A project aimed at improving access to healthcare for Congolese refugees in Iowa will be able to move ahead thanks to generous public support via the University of Iowa’s new GOLDrush crowdfunding platform.
[Photo: Dr. Will Story]
A team of researchers, headed by Dr. Will Story, assistant professor of community and behavior health at the UI College of Public Health, looks to assess the healthcare needs of Congolese refugees in Iowa with the goal of reducing obstacles to care such as transportation, language, cultural differences, and confusion with a complex health system.
It was one of three projects selected by the university to pilot the crowdfunding effort and had a goal to raise $10,000 in a month-long campaign.
“I was personally humbled by the generosity of people from the local community and across the country who felt that our project is important,” Dr. Story said. Donors to the project included colleagues, local physicians and concerned citizens and totaled $10,313.
He added, “In addition to reaching our fundraising goal, the campaign exceeded my expectations by helping me to establish connections with likeminded individuals across campus. People now know that I’m working with refugees in Iowa City, which has opened doors to new partnerships with people who have years of experience working with refugees as well as additional funding opportunities.”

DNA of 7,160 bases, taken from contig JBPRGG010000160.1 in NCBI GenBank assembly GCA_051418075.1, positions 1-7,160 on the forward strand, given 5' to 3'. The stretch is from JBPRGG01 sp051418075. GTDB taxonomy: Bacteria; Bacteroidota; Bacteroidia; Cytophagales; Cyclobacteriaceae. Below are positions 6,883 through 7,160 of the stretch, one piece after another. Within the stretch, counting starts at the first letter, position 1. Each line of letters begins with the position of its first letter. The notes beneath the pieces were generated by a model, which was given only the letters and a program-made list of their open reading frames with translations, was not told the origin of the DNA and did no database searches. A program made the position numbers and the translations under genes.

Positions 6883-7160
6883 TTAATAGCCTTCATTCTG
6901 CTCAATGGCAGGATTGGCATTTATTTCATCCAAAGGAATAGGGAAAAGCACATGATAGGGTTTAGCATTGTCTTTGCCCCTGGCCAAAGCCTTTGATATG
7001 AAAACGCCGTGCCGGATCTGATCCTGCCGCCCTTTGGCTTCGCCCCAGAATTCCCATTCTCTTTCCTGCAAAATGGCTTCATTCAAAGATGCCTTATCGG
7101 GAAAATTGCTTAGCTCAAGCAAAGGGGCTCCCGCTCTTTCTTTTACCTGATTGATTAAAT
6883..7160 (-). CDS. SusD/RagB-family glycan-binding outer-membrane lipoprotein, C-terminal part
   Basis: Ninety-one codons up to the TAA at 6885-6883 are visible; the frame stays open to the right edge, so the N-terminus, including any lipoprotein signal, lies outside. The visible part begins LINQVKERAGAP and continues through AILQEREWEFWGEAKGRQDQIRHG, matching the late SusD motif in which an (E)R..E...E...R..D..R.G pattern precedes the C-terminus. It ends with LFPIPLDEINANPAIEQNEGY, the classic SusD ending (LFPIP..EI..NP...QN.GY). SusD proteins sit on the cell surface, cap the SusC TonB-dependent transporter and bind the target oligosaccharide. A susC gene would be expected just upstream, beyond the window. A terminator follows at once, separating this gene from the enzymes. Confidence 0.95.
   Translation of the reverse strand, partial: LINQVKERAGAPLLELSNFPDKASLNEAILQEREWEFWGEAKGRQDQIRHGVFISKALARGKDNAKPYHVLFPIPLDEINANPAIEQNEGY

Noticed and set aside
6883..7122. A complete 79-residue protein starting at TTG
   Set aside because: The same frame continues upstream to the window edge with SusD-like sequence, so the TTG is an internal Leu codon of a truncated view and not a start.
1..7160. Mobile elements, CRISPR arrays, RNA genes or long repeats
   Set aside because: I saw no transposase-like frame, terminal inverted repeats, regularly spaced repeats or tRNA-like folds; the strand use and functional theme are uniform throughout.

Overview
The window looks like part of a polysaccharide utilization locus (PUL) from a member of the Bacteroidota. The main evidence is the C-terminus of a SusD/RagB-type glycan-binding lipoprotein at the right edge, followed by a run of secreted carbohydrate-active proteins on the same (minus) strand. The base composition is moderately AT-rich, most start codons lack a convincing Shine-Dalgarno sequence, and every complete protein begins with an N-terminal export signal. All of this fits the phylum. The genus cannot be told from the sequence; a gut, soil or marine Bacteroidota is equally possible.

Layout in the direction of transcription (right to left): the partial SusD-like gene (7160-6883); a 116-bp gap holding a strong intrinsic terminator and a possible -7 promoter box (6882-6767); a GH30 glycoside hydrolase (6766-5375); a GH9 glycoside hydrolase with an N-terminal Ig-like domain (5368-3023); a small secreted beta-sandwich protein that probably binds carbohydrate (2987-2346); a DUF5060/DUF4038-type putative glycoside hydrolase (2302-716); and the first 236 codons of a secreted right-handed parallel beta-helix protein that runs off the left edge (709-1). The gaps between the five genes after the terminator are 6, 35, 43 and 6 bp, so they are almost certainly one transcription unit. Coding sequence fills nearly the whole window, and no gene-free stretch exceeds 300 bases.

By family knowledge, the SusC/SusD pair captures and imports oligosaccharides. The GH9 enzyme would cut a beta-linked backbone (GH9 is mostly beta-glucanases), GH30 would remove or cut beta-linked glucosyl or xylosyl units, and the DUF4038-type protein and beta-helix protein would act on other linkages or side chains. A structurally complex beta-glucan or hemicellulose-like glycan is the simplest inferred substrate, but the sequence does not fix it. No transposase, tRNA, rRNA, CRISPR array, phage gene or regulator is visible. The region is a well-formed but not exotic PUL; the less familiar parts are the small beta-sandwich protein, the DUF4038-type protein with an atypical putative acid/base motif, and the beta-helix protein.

Dr. Andrea Achenbach, Clinical Assistant Professor in the UI College of Nursing, practices three days a week in Linn County, Iowa, providing initial refugee health assessments. She first learned of Dr. Story’s proposed work in Johnson County through the crowdfunding campaign and contacted him to explore ways they could collaborate. A few weeks after the campaign launched, Dr. Story said he attended a refugee assistance meeting at a local church and was shocked to discover many of the people there knew about his project and had even donated money.
“I hadn’t met the majority of them. There were about 100 people there: refugees, community leaders, politicians, public health officials from the state and county level. Those kinds of connections are invaluable to get a community-based project like this going,” Dr. Story said. “The advantage of crowdfunding is people hear about the project. A grant is more insular. You either get the money or you don’t, and only after that do you start making connections. This gets the ball rolling early.”
GOLDrush is a partnership involving the UI Foundation and the UI Office of the Vice President for Research and Economic Development. Traditionally, faculty rely on grants from governmental agencies or private organizations to fund research and other projects. Crowdfunding allows them to quickly raise smaller amounts than are generally garnered through successful grant proposals while also raising awareness and community buy-in.